Physicists say new World Cup soccer ball design has a big impact
National Geographic has the story on the latest World Cup soccer ball design and how it will impact the game from a physics perspective.
Every year the newest version of the World Cup soccer ball causes a stir. Now physicists have put those balls to the test, to see just how well they fly.
World Cup soccer balls used to be not much different from regular soccer balls—32 leather panels stitched together by hand. But the balls used in World Cup tournaments have been distinctive since 2006, when Adidas unveiled the Teamgeist, made of just 14 panels that had been glued together rather than stitched. The company has been introducing new World Cup balls ever since: the eight-panel Jabulani ball in 2010 and for the 2014 games—which begin on June 12 in São Paulo, Brazil—the six-panel Brazuca.
Will this change in design make a difference in the game? That’s what Sungchan Hong and his colleagues at the University of Tsukuba wanted to find out. Making use of some soccer balls, a wind tunnel, and a robot, they found, according to today’s Scientific Reports, that a ball’s construction really does affect how it flies through the air.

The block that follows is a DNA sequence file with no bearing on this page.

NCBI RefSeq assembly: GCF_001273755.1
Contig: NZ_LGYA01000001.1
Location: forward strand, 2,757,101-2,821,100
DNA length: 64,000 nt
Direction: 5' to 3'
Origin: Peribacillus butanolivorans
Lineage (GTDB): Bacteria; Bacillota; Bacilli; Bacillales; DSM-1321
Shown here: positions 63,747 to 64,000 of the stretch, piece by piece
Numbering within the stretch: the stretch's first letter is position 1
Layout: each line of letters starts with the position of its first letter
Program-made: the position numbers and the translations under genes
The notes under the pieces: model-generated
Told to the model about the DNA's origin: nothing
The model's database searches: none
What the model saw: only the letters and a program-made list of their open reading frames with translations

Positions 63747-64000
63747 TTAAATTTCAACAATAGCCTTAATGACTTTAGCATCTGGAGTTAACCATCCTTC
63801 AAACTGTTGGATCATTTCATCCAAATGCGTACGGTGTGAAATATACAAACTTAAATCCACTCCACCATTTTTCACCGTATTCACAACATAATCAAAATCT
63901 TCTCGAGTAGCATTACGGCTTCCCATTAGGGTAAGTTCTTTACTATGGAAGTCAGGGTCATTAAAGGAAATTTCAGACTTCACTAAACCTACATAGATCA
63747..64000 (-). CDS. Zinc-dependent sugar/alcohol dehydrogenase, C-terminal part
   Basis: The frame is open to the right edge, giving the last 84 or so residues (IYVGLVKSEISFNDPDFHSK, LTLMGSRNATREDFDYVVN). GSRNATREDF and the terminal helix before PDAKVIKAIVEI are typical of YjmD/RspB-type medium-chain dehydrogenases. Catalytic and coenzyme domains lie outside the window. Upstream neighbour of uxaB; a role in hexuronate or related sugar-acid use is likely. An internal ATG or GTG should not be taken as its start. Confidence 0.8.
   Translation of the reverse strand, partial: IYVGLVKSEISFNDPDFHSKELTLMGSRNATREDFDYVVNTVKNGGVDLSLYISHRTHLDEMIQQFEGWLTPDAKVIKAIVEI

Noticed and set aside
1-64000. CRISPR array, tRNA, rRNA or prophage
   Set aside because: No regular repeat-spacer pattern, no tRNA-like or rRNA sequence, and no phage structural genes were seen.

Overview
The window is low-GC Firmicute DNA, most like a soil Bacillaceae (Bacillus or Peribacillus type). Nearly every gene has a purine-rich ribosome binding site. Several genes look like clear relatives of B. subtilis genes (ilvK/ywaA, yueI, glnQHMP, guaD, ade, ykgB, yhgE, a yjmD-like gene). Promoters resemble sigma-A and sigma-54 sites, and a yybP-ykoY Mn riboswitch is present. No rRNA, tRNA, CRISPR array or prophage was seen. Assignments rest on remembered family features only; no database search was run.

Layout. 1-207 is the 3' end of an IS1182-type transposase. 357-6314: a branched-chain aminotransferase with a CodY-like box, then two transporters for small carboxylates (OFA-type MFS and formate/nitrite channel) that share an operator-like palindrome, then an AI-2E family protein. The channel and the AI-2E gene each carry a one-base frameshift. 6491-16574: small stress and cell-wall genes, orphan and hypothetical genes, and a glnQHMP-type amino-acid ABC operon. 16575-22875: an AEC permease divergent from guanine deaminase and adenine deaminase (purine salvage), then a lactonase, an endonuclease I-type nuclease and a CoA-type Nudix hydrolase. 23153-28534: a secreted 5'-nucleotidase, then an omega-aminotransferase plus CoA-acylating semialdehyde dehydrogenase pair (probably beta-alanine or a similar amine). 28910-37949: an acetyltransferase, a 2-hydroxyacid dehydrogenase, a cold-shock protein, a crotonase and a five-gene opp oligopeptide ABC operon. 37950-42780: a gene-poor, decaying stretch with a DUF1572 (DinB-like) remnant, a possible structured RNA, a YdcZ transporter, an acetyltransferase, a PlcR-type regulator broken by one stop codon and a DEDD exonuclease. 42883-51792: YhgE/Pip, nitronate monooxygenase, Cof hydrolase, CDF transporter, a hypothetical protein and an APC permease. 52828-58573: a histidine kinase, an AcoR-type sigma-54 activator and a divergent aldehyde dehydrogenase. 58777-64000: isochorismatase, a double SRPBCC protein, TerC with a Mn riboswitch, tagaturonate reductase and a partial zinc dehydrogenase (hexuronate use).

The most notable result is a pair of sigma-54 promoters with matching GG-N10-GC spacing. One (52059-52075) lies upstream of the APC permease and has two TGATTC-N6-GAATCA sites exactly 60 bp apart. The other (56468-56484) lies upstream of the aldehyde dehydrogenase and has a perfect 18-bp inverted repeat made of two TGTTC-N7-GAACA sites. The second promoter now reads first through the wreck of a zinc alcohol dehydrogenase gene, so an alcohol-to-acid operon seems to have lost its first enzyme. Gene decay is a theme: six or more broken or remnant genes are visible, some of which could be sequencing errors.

What’s most relevant in a ball’s movement is drag, a force that makes it dip and curve in unexpected ways. The smoother the ball, the greater the drag at higher speeds—and with fewer panels that are glued rather than stitched together, the World Cup balls have been getting increasingly smoother.
Which is why this year the Brazuca ball is covered in little nubs—an attempt to cut down on the so-called knuckling effect, which causes the ball to move unpredictably through the air like a knuckleball in baseball.
In the wind tunnel, Hong found, the direction in which the ball is pointed, and thereby the direction in which the panels are oriented, changes the drag. This was a problem for the 8-panel Jabulani ball and the 14-panel Teamgeist ball, each of which traveled more unpredictably than a regular soccer ball, curving more or less depending on which way it was oriented.
But the new 6-panel Brazuca seems to be far more reliable, showing very little difference in behavior no matter how it’s rotated. This is likely due to the way the panels of the Brazuca are arranged, along with the rough surface Adidas added to cut down on the drag.
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